Children’s Horrible House by N. Jane Quackenbush

The Children’s Horrible House Book Cover The Children’s Horrible House
N. Jane Quackenbush
Middle Grade Chapter Book
Hidden Wolf Books
November 10th, 2015

Holly Spinatsch, a curious and rebellious tomboy, was forewarned by her siblings that if she didn't make her bed, she would be taken away to The Children’s Horrible House...and indeed she was.
On her search for kinship in this seemingly haunted jail like mansion, she discovers a mystery lurking and breathing, crying out for discovery.
However, when she and her friends attempt to solve the mystery, they are only left with more questions.

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ChildrensHH Cover_5.25x8.inddThe Children’s Horrible House by N. Jane Quackenbush

Published on November 10th, 2015

Published by Smashwords Edition

Genre: Middlegrade Chapter Book





Having 8 Daughters, with 4 elementary school aged girls at home, who indeed have issues with keeping their room clean, this book fits in rather well without family dynamic. Wherever we have lived, we have always seemed to find some old school bus that someone has parked in the weeds or forest, and abandoned, so I have told the girls for years that the “ghost bus” will come get them, if they are bad, and don’t do as they are told, or keep things clean, so reading the story with them hit home for them.

They are aged 7, 9, 10, & 12. They all paid attention, they loved the imagery that was offered in the story every now and then, and they indeed loved the changing fonts, as well as the bold that got their attention. It caused them to point and mention to each other that it was present, and at times, caused them to discuss the current spot of the story. I would imagine that the child reading this alone, would possibly experience some of the same lure into interaction, as this did in a group setting.

The chapters are really short, and it gives the reader, as well as those being read to, a very quick sense of accomplishment, and a very smiling/happy feeling of satisfaction. The characters and landscape/world are very well built, they move consistently from beginning to end, letting the younger reader follow along seamlessly.

Treasure and adventure, mystery and suspense. Ya go to classes, and learn to make beds the right way, while interacting with people who’s names share the common theme of Tannin Yerhyde…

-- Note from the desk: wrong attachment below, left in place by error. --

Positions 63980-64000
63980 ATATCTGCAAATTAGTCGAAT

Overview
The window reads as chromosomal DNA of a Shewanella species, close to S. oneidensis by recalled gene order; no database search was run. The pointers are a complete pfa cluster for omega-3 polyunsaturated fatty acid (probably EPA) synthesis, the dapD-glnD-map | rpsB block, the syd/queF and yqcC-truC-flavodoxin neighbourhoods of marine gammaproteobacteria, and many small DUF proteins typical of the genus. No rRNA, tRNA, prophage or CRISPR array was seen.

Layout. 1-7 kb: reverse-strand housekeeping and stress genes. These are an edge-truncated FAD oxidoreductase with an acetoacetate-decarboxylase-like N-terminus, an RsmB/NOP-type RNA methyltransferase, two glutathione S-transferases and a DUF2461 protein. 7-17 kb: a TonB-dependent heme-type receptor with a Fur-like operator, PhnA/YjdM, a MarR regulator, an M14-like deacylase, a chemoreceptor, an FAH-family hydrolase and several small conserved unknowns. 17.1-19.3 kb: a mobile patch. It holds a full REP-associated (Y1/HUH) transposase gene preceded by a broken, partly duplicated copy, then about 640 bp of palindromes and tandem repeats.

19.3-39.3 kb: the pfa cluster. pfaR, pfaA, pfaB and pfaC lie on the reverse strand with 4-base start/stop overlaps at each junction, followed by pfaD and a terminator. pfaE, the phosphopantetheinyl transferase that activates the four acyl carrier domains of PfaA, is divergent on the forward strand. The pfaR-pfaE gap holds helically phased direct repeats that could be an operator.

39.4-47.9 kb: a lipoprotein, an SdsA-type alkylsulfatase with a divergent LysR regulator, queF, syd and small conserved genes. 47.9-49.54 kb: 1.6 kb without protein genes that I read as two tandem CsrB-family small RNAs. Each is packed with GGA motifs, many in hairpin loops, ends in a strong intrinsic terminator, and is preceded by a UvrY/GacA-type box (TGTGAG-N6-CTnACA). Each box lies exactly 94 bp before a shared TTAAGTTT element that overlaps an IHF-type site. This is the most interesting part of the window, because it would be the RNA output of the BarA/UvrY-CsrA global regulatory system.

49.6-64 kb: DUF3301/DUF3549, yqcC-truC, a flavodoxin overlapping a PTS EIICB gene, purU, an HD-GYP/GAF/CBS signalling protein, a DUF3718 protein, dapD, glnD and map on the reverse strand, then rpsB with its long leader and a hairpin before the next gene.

The paperback is a little overpriced at $11.99, I myself would not go over $9.99 for it. The cover is of excellent quality. The pages are also nice quality, thick and sturdy. The type is dark and clear. the typeset changes periodically to play into the imagination, with titles of chapters being a font different than the body of the content. There are words that change font, and appear in bold, that catch the eye, that add to the flavor of the story. There are black and white little images that pop up here and there that add a wonderful visual to it. I am just not feeling a chapter book this early in, being priced 1 or 2 dollars what I am used to paying. But that is strictly me. Material wise, quality wise, it is, at least, a ten dollar value.


About the Author:

N Jane Quackenbush

N. Jane Quackenbush is a graduate of Palm Beach Atlantic University. She lives in a horrible house filled with mystery and fun in St. Augustine, Florida, a place she finds a lot of material by which she is inspired. Many places mentioned in her books are based on actual haunted buildings, star-filled planetariums and magical gardens deep within The Nation’s Oldest City.

N. Jane Quackenbush has also written the following Children’s Picture Books:
The Rocket Ship Bed Trip
The Pirate Ship Bed Trip
The Afternoon Moon
and many more books in the works!








Read below for an excerpt from the book:

It was still dark when we were let out in front of a huge flaming gate. Well, the gate wasn’t actually flaming, but on each side, a gas lantern was lit and with the smudges on my eternally foggy glasses, it made the gate appear ablaze. The shiny black metal not only reflected the flames, but it seemed to make the whole gate glow in unison with the flickering flames. A very tall brick wall covered in thorny bushes grew even higher than the wall, spreading out of sight in both directions. Major Whoopins punched in a code that opened the gates.
We proceeded down a long black driveway lined with spooky cowering trees offering a creepy welcome. Ahead I saw a building. Even though it was still not quite morning, the sun had started to peak over the horizon giving us just the right light to see. It was a three-story maroon colored mansion that looked like it could either be a haunted Victorian house or the fanciest jail ever constructed. I wasn’t sure. It looked like a jail because it had bars on the windows, but it also looked like a fancy house because it had white painted porches on the first two stories. The roof line was very steep and had a couple of chimney stacks. The front right side of the building had a square turret that made it look nice, but frightening. At the top of the turret, I noticed a bar-less window with lace curtains. As I stared, I felt someone staring back. A woman’s form moved from behind the curtain, and then she was gone.
“Who was that?” I asked, mostly to myself, but I guess Major Whoopins heard me because he answered me saying in a thick, gruff voice, “You’d best mind yo’ own bidness and you gonna git along just fine, ya’ hear?”
“Yes, sir!” I said hoping to stay on his good side. He gave me a reluctant smile but I saw it.
“See that door?” he asked. “You go on and git up there and wait fo’ Mr. Ree.”
Who was Mr. Ree? I wondered.
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Daddy Rose
A single Father of 8 Daughters, with 4 elementary school aged girls still at home. A Music Producer, Fashion Designer, and Author from the 80's...


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